- Hedge funds managed by listed companies underperform those managed by unlisted ﬁrms by a statistically significant 1.9% per year (t-statistic = 3.1).
- After adjusting for factor exposures, hedge funds managed by listed ﬁrms underperform hedge funds managed by unlisted ﬁrms by 2.89% per year (t-statistic = 4.7).
- The results are not confined to the smallest funds and cannot be explained by differences in share restrictions, illiquidity or other issues examined.
- The underperformance of funds managed by listed ﬁrms is not peculiar to a particular year.
- Relative to the ﬁve-year pre-IPO period, average fund risk-adjusted performance deteriorates by an annualized 8.40%, and average ﬁrm alpha wanes by an annualized 7.20%. The results are statistically significant at the 1% level.
- Funds that have the greatest scope for asset gathering, as a consequence of their low liquidity risk levels, also exhibit the most severe underperformance.
- Among listed ﬁrms, those with low insider ownership and whose IPO prospectuses reveal that existing shareholders cash out underperform more.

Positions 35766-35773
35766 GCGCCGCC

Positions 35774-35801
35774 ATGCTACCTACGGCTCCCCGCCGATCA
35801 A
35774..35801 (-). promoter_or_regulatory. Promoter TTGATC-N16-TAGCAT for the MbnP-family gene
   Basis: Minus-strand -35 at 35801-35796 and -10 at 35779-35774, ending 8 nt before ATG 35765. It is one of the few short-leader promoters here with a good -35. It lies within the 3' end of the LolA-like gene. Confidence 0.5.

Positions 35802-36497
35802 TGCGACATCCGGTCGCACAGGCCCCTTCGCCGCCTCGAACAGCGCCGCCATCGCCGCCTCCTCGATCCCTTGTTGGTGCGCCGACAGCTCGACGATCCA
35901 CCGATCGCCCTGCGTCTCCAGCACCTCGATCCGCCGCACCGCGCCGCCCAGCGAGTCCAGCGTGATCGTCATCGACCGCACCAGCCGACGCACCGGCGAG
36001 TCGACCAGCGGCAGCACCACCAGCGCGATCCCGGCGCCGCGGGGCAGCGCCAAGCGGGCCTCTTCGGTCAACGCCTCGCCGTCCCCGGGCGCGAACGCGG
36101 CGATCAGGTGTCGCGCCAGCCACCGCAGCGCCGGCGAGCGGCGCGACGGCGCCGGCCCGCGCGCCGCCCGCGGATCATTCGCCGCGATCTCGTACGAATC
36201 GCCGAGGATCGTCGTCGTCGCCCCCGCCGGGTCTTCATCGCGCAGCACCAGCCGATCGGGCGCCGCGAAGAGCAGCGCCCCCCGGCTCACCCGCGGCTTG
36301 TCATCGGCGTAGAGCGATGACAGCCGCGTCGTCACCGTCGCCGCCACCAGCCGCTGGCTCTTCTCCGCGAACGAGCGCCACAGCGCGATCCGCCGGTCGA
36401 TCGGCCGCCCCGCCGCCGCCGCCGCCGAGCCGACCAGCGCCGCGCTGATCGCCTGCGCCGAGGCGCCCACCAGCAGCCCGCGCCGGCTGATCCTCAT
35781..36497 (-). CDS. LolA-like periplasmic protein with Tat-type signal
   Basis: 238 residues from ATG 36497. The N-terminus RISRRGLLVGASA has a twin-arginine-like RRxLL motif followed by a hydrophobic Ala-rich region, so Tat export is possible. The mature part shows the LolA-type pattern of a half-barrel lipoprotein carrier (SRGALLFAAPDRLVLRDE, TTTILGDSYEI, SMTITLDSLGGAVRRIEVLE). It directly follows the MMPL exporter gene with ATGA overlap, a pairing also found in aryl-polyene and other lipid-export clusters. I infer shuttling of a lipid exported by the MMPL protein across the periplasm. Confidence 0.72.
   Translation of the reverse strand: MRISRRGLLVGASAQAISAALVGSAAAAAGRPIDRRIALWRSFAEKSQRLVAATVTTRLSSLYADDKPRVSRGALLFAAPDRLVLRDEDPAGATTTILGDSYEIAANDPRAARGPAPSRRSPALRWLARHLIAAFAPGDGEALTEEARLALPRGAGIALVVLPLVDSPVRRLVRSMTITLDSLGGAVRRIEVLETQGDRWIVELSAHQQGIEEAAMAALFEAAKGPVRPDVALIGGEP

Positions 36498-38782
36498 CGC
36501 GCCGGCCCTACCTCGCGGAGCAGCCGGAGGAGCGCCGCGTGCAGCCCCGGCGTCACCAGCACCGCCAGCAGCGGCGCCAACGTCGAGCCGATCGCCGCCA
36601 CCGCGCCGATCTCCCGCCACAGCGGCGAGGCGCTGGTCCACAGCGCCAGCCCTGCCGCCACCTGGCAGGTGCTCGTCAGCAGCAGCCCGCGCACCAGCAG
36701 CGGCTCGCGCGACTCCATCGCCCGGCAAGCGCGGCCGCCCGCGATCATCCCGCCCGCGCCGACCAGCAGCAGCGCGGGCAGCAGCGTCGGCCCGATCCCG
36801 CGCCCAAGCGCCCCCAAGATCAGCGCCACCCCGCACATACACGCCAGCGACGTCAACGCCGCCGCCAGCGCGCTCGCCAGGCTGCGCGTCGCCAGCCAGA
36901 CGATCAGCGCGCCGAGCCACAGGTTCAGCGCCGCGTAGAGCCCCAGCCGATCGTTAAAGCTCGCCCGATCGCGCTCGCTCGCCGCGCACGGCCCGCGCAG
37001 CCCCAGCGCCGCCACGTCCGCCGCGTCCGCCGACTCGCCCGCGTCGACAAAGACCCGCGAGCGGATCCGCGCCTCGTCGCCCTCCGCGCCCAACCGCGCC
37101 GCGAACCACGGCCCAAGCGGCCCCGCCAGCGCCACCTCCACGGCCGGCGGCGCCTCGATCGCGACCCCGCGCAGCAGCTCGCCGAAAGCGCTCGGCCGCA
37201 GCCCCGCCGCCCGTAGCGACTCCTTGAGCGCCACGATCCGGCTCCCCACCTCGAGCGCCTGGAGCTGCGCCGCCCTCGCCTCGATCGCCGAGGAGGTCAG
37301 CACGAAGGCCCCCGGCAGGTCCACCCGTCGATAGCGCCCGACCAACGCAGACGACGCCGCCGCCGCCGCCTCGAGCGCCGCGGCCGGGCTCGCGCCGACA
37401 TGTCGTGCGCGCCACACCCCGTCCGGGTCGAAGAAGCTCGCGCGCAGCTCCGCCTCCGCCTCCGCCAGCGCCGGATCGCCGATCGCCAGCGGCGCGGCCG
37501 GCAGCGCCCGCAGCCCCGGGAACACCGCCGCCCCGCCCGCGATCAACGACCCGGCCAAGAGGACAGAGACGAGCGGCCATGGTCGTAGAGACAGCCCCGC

- Despite the poor performance, relative to the control group, public ﬁrms are able to grow their AUM by 78% during the same period. The surge in ﬁrm AUM stems both from organic growth in existing fund AUM and from the launch of new funds post listing—suggesting that the new capital raised goes toward the marketing of existing and new products.
- Firms are more likely to raise additional funds post IPO—listing increases the chance that a ﬁrm will raise a new fund by almost a third.
Sun and Teo concluded: “The results in this paper challenge the view that asset management ﬁrms list to enhance investment performance.” They added: “Our ﬁndings indicate that the process of going public heightens conﬂicts of interest, which are in turn associated with poorer performance”—the drive to increase AUM trumps performance.
Importantly, the authors noted that the underperformance is driven by listed ﬁrms whose existing shareholders cashed out during the IPO: “After adjusting for risk, funds managed by listed ﬁrms in which existing shareholders cashed out underperform funds managed by unlisted ﬁrms by 4.58% per year (t-statistic = 2.86), and those managed by listed ﬁrms in which existing shareholders did not cash out under-perform their unlisted competitors by a modest 0.27% per year (t-statistic = 0.35).”
The hedge fund industry has been destroying returns now for over a decade. To make matters worse, Sun and Teo demonstrate that the conﬂicts of interest at hedge funds managed by listed ﬁrms translates into a tendency to raise capital by growing the AUM of existing and new products—which, in turn, leads to underperformance.
Funds that have the greatest scope for asset gathering, as a consequence of their low liquidity risk levels, exhibit the most severe underperformance. Forewarned is forearmed.
Larry Swedroe is the director of research for The BAM Alliance, a community of more than 130 independent registered investment advisors throughout the country.